Verb

Attila the Hun subjected most of Europe to his barbaric pillage.
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Recent Examples on the Web: Noun

The list will be the subject of public hearings Aug. 20 to 23 before a decision is made on enacting the tariffs. Jim Puzzanghera, latimes.com, "After Trump's new tariff threat, China may either have to blink or widen the trade war," 11 July 2018 But on a grand enough scale, all strengths end up subject to the law that underlies the Peter Principle. David Murphy, Philly.com, "How LeBron James' decision may change Sixers' Star Hunt approach | David Murphy," 2 July 2018 Numbers worn by unregistered participants are subject to disqualification. Matt Sabath, ajc, "What You Need to Know Before Running the AJC Peachtree Road Race," 28 June 2018 Hence, the word mercurial: subject to sudden or unpredictable changes of mood or mind. Michael Mcknight, SI.com, "Percy Harvin Takes His Battle With Anxiety Public as He Gets Closer to Internal Peace," 28 June 2018 Light is also subject to the Doppler effect: a source of light that is receding has a redder color than one that is approaching. Chris Lee, Ars Technica, "Spinning glass ball rejects light from one direction," 27 June 2018 Powders in carry-on bags are also subject to a secondary search by the TSA, and containers may be opened. Temi Adebowale, Town & Country, "The TSA Just Placed New Restrictions on Powders in Carry-On Luggage," 25 June 2018 Wood gave her approval to the designation of 161 items as subject to attorney-client privilege out of over 300,000 items found on phones and eight boxes of materials seized from Cohen’s residence and office. Larry Neumeister, BostonGlobe.com, "Judge OK’s small number of privileged items in Michael Cohen case," 22 June 2018 This allows a person (subject to minimum age requirements) to operate a personal watercraft or a recreational boat up to 65 feet in length. Courant Community, "Community News For The East Hartford Edition," 12 June 2018

Recent Examples on the Web: Adjective

Tweets or posts are the subject line of the news releases and are not reviewed. Holly V. Hays, Indianapolis Star, "State account auto-tweets link to Attorney General Curtis Hill statement criticizing accuser," 12 July 2018 After President Donald Trump took office, about 1,400 Iraqis who were subject to orders of removal were rounded up and detained. Erik Larson, Bloomberg.com, "Trump Administration Ordered to Stop Harassing Jailed Iraqis," 20 June 2018 Such neighborhoods are also often underserved by transit, which means residents are subject to the crushing economic burden of car dependence, particularly predatory auto lending. Eben Weiss, Outside Online, "No, Cycling Isn't Elitist," 5 July 2018 Children’s Hospital lawyers had argued that the family did not subject McMath to tests accepted by the American Medical Association to determine brain death. NBC News, "Girl declared brain-dead 5 years ago dies in California," 29 June 2018 Spray efforts are often subject to weather conditions as wind and rain can render the efforts ineffective. Austen Erblat, Sun-Sentinel.com, "Royal Palm Beach, Wellington to spray for mosquitoes ahead of Fourth of July," 22 June 2018 And the contract is entirely subject to the laws of China and any arbitration must be done via CIETAC — the China International Economic and Trade Arbitration Committee. Ben Bohane, New York Times, "South Pacific Nation Shrugs Off Worries on China’s Influence," 13 June 2018 No, the 1970s were an era of countrywide flux, where women’s rights, cultural mores, and national expectations were all subject to immediate, unexpected, jarring change. refinery29.com, "American Woman Review: Kyle Richards’ 70s Romp Is TV’s Breeziest New Show," 7 June 2018 Although Kurt Berryman, the group’s director of legislative affairs, is an attorney, that does not make the dealer group’s records subject to attorney-client privilege, U.S. Magistrate Judge Ellen Carmody said in an 11-page opinion. Paul Egan, Detroit Free Press, "Judge: Tesla can view records lobbyist wanted kept secret," 6 June 2018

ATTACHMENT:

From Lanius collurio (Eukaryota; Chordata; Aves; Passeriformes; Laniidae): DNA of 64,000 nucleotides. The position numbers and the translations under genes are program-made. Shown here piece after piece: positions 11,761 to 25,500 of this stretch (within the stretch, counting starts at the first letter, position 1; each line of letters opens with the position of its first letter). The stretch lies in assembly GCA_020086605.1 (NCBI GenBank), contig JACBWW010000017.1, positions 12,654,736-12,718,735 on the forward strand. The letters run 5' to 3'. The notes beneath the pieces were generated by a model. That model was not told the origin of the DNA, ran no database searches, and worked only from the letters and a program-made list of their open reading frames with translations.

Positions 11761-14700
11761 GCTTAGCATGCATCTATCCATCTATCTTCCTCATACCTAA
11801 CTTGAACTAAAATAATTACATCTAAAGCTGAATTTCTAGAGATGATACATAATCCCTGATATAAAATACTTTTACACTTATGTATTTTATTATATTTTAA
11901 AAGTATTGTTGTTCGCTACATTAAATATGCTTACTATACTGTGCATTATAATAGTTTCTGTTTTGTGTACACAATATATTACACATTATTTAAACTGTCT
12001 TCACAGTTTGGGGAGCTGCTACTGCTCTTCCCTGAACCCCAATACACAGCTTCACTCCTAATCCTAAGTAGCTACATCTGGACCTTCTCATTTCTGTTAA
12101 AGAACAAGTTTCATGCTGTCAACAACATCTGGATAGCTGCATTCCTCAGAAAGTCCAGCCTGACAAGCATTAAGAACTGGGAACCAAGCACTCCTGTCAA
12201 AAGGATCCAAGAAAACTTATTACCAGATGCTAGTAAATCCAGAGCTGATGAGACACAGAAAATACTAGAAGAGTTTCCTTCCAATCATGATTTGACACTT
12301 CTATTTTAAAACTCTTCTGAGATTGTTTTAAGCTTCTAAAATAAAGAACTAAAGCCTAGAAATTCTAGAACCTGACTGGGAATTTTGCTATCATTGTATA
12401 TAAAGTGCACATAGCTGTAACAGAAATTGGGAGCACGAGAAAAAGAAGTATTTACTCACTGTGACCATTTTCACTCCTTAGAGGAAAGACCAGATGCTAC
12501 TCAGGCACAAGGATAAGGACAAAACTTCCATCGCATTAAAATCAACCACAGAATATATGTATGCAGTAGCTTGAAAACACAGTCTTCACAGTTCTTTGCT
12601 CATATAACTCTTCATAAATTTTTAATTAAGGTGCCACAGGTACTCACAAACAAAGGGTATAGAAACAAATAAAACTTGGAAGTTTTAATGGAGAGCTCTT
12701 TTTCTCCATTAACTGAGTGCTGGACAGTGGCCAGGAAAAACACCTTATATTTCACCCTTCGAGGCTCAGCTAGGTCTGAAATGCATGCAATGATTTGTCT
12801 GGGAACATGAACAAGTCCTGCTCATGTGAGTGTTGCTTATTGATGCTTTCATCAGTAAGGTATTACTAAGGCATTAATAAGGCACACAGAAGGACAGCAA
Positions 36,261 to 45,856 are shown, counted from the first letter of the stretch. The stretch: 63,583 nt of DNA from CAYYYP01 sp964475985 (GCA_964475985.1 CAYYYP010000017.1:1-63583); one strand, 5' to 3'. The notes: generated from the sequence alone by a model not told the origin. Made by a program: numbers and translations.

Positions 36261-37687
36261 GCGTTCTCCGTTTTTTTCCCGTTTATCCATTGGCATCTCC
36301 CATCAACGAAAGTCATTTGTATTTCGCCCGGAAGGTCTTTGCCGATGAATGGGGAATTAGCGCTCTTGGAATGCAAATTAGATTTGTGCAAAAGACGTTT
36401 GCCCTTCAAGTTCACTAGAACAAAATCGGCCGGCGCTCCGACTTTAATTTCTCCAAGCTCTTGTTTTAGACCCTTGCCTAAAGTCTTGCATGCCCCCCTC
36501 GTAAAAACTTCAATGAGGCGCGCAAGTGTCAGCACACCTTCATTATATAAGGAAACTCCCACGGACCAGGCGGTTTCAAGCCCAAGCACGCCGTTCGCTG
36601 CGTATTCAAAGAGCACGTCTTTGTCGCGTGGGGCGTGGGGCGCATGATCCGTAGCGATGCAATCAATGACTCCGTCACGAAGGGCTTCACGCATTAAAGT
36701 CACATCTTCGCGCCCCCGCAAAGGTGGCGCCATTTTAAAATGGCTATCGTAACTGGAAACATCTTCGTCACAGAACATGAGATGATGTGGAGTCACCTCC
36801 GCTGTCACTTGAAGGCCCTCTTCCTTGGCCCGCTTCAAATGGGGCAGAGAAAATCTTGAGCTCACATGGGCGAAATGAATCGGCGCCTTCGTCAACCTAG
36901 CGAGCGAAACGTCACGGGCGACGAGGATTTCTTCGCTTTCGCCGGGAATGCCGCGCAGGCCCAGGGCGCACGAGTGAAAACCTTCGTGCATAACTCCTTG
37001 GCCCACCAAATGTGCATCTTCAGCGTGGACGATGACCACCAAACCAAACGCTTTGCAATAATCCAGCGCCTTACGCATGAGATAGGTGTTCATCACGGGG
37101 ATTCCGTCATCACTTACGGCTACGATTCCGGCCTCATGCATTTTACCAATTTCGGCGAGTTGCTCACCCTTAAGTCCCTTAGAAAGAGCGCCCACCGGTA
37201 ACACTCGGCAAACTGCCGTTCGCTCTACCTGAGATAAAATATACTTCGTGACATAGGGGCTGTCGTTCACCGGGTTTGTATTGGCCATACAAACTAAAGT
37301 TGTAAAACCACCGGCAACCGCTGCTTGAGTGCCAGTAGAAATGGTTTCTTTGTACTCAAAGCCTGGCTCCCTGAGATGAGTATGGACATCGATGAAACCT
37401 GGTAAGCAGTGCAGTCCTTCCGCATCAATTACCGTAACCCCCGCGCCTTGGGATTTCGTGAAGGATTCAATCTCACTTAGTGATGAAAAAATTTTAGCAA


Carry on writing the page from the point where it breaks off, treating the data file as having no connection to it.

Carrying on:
Recent Examples on the Web: Verb